(By the way, note the end of the Leslie Street Spit curving out from the upper lefthand corner.)
I have a friend for whom the romance of travelling to far climes died out years ago. While he still enjoys vacationing overseas with his wife, Robert must frequently fly to Hong Kong or Thailand or Mumbai or Rome or Frankfurt or even Wisconsin on business. He has seen all sorts of shenanigans from all sorts of passengers on all lengths of flight in his time. Destinations? Terrific! Travelling? Terrible!
I thought I would share this little tale of the type of nonsense Robert has witnessed. The incident reminded me of a psychology prof’s warning that as we age, we don’t necessarily become better or worse, we simply become more the way we are.
All passengers were aboard the plane bound for Europe, but its takeoff was delayed for an hour. During this lull, an older woman in first class told one of the flight attendants that she had dropped her book.
Normally a dropped book would not present a great deal of trouble, but this woman’s seat was one of those newfangled pods down the side of which a slim object might disappear, never to re-emerge. The flight attendant apologized for the loss. The passenger, a doctor, did not accept the apology, but insisted on having the book retrieved; she was almost finished reading it, she said, and needed to learn its conclusion.
The space into which the book had disappeared was too narrow to insert an arm. Since the plane was still docked, the flight attendant slipped out onto the boarding bridge and returned with a cornbroom. She explained to anyone listening in first class — and they all were — that luckily one of the other personnel had ridden her broom to work that day.
Although the broom handle was narrow enough to reach the book, all it could do was bump against it. How to get some leverage? Away went the flight attendant to the bridge again, hoping for more inspiration. She found it, in the shape of a large white metal crank, used to manoeuver the accordion-canopy should the bridge control equipment malfunction. “We’ve got the pilot’s white cane now,” she smiled. “Let’s see if this will help.” Handing the crank to a co-worker, she picked up the cornbroom so that the two of them could work the implements like a giant pair of chopsticks.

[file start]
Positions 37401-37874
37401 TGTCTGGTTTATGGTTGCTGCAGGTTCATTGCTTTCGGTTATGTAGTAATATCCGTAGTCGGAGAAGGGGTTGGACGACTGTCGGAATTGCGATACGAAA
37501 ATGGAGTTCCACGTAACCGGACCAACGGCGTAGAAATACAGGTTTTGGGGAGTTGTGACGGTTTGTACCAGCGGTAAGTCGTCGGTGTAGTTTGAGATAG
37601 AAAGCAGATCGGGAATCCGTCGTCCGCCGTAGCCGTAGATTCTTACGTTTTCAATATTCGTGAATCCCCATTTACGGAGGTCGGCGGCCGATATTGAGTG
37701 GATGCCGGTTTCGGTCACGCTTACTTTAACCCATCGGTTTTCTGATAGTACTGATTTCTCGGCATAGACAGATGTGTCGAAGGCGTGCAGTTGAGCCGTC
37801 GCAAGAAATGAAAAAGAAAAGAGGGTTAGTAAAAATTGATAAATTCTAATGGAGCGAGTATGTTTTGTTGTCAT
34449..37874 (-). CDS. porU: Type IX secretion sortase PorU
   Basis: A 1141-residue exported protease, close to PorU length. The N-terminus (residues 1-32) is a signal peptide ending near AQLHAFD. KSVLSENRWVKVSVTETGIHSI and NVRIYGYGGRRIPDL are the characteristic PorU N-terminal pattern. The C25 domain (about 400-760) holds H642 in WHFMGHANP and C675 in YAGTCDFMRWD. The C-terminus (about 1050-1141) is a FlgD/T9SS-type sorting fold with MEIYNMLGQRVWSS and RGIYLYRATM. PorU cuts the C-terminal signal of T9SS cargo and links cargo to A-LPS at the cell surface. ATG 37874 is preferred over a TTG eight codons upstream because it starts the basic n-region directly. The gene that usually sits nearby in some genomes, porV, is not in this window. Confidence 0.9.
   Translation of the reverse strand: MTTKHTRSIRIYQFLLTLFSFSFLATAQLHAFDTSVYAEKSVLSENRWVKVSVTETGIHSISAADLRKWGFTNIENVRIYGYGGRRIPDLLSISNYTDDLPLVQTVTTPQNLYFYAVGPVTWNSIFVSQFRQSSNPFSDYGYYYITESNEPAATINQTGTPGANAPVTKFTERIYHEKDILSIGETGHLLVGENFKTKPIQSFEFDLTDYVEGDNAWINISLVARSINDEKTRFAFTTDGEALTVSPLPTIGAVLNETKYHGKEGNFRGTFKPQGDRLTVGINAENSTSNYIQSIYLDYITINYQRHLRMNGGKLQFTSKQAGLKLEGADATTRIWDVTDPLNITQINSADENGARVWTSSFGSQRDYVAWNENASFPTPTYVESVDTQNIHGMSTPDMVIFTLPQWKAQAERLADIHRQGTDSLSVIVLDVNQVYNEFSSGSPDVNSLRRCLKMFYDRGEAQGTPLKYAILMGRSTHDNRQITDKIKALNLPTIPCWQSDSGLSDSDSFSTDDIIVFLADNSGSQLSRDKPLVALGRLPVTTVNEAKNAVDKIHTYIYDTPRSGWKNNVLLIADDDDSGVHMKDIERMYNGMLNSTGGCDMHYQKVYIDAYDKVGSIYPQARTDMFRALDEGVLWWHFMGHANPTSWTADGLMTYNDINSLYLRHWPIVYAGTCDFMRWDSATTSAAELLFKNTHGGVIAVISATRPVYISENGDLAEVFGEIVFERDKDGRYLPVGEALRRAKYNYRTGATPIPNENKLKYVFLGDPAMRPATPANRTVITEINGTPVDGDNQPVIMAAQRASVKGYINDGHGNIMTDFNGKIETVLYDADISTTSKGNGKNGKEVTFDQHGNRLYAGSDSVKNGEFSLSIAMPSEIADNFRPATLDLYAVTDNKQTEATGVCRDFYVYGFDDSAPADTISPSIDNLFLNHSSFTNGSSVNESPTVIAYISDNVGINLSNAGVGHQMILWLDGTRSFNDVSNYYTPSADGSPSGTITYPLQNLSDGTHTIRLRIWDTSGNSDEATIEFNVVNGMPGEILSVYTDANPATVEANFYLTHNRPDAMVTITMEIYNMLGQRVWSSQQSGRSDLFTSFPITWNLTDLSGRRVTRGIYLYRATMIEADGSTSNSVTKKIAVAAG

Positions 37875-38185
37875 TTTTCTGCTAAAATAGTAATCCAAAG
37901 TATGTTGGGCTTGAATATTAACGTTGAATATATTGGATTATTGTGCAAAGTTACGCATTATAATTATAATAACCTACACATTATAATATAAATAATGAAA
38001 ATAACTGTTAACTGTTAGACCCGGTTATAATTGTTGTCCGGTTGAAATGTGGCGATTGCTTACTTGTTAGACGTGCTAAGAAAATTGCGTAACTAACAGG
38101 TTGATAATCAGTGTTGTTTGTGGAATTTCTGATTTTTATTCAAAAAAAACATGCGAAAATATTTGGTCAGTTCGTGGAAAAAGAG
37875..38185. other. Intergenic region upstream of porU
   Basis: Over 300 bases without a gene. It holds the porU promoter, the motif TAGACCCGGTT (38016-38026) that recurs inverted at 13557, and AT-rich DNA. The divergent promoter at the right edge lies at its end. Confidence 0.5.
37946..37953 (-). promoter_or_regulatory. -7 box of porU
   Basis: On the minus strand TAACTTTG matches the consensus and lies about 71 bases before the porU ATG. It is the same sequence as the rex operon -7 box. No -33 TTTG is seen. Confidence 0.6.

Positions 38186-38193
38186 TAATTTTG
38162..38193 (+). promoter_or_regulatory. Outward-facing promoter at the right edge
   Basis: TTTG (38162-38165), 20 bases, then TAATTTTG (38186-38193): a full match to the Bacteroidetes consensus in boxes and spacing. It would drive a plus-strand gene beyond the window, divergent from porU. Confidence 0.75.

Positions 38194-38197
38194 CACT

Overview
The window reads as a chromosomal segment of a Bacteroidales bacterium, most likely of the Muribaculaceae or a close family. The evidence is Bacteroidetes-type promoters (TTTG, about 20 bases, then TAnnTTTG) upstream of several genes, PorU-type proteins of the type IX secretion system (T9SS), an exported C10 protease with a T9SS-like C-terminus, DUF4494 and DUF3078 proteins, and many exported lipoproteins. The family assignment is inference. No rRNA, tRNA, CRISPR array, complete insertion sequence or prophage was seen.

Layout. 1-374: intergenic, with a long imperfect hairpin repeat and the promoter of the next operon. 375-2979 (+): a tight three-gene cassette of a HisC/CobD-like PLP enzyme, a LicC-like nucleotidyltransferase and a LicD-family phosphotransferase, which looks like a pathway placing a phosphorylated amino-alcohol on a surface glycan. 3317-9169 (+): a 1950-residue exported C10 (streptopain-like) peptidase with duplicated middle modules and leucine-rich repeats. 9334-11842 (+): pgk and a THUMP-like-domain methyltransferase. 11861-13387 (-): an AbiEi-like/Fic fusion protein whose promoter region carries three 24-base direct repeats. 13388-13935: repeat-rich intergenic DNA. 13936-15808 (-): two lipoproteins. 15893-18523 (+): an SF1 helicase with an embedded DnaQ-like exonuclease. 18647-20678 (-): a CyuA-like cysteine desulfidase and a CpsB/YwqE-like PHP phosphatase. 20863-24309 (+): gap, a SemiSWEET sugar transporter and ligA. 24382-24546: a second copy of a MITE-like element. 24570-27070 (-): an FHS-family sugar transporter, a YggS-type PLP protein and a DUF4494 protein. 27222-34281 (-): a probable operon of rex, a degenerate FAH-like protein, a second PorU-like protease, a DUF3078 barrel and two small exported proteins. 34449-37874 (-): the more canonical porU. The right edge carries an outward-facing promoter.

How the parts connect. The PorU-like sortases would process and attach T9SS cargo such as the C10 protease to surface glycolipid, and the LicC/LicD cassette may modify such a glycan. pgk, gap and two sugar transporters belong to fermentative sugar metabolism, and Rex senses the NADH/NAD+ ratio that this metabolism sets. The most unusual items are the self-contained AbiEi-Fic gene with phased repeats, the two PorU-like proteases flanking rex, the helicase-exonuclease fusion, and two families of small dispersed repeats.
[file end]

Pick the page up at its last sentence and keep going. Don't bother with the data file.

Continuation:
Meanwhile, word had gotten out as to what book the doctor had lost. Since there was still plenty of time to kill, a third flight attendant made an announcement to the entire plane: “If anyone is carrying a copy of Robert Ludlum’s Road to Gandolfo, or has read it, could you please speak to one of the attendants.” This request proved popular, with many passengers offering up copies of one or another of Mr. Ludlum’s 27 novels, or standing ready to explain a plot from memory, but not, alas, of that particular story.
With two servants of the air working together, one with the metal crank and the other with the cornbroom, they were finally able to fish the paperback up through the slot until one of them plucked it out with her fingers. The whole first-class section broke into applause and cheers.
Everyone cheered, that is, except the novel-reading doctor. Grasping the precious rescued reading material, she inquired of the original flight attendant, “Now, what about the bookmark?”